Movies at the Mudd: “Chronicle of a Disappearance

Corey Lehnert

Political films, if based on matters vague or remote to a Western audience, often suffer from a timeliness that threatens to throw them into obscurity for all but the certainly devoted, but admittedly sparse, crowd of history major film connoisseurs.
Elia Suleiman’s “Chronicle of a Disappearance,” a 1997 film set during a period of calm in the Israel-Palestine conflict after the 1993 Oslo Accords, runs the risk of falling into this category, but it persists beyond its topicality.
Though it is set during a period of time most Lawrentians find hazy at best, in a country that appears to have changed dramatically in recent years, the film remains a stylistically fresh and funny take on Palestinian identity.
Suleiman’s film eschews traditional modes of storytelling and character development, lacking any extensive narrative structure and following the lives of a number of characters only loosely connected to one another.
Examining Suleiman’s return to Palestine after a self-imposed exile, the film, instead, is something of a black comedy divided into a series of episodic sketches of everyday life.
These sketches are at times surreal, critical and hilarious. In one particularly noteworthy segment, a priest offers his new spiritual perspective after commenting that the water Jesus once walked on is now disturbed by speedboats and sewage drainage pipes.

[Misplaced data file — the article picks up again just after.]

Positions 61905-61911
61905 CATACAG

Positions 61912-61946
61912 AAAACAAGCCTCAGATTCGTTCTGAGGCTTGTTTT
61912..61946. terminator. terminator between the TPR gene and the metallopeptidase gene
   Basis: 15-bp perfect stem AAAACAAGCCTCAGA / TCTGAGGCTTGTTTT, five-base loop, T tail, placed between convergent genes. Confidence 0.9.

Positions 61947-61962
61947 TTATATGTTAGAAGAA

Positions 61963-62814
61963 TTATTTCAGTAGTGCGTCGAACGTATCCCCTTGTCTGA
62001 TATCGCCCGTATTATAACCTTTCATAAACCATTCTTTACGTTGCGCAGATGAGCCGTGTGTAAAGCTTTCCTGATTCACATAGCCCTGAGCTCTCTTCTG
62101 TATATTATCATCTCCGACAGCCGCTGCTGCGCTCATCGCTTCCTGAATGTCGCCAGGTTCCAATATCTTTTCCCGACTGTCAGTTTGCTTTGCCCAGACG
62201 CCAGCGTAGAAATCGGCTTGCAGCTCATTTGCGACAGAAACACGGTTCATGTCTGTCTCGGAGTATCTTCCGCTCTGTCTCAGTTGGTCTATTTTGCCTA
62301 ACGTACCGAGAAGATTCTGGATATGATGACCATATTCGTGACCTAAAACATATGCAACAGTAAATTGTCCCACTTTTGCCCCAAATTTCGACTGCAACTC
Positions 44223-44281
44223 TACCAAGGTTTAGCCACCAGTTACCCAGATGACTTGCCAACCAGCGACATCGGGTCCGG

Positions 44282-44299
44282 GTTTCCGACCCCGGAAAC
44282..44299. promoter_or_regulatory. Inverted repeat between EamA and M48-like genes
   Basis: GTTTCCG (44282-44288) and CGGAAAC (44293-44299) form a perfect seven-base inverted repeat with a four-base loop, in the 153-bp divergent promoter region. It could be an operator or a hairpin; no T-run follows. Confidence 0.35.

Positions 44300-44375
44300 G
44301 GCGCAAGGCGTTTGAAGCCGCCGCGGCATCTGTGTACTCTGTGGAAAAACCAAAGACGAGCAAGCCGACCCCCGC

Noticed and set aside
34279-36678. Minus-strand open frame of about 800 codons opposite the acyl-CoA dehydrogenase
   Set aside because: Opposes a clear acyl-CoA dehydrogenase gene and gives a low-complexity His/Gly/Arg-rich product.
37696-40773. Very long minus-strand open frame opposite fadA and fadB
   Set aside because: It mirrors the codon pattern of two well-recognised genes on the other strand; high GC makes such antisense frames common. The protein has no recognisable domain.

In another, the director, playing himself, stands to give a speech on Palestinian identity to a Western European audience, only to be drowned out by microphone feedback and ringing cell phones.
Suleiman’s message isn’t just confined to these moments of humor, however, as his cinematic style does an equally exceptional job. Camera angles centered and steadied in doorways and windows, showing the lives confined inside, suggest the notion of Palestinian identity and the Palestinian state as trapped within prejudiced and static Western dialogues.
Through these sketches, Suleiman shows a picture of Palestinian identity that seems to have been lost in the aftermath of the attacks on Sept. 11 and the demonization of “un-American” views of the world.
His perspective is politically impartial, at times even almost apathetic, teasing out the quirks in life and reminding the audience, perhaps specifically the American audience, that Palestinians are people too. Although the occasional segment drags at times with obscure politics in metaphor, the film largely perseveres with a populist flavor.
After watching the film, in fact, I realized that, despite the film’s 1997 release, I was expecting to see suicide bombers and references to radical Islam peppered throughout. “Chronicle,” however, provided a wakeup call, alerting me to media-enforced prejudices I didn’t know I had.
“Chronicle of a Disappearance” proves to be not just a humorous and amusing picture, but an illuminating film regarding Palestinian identity.
“Chronicle of a Disappearance,” directed by Elia Suleiman. PN1997 .C576 2005

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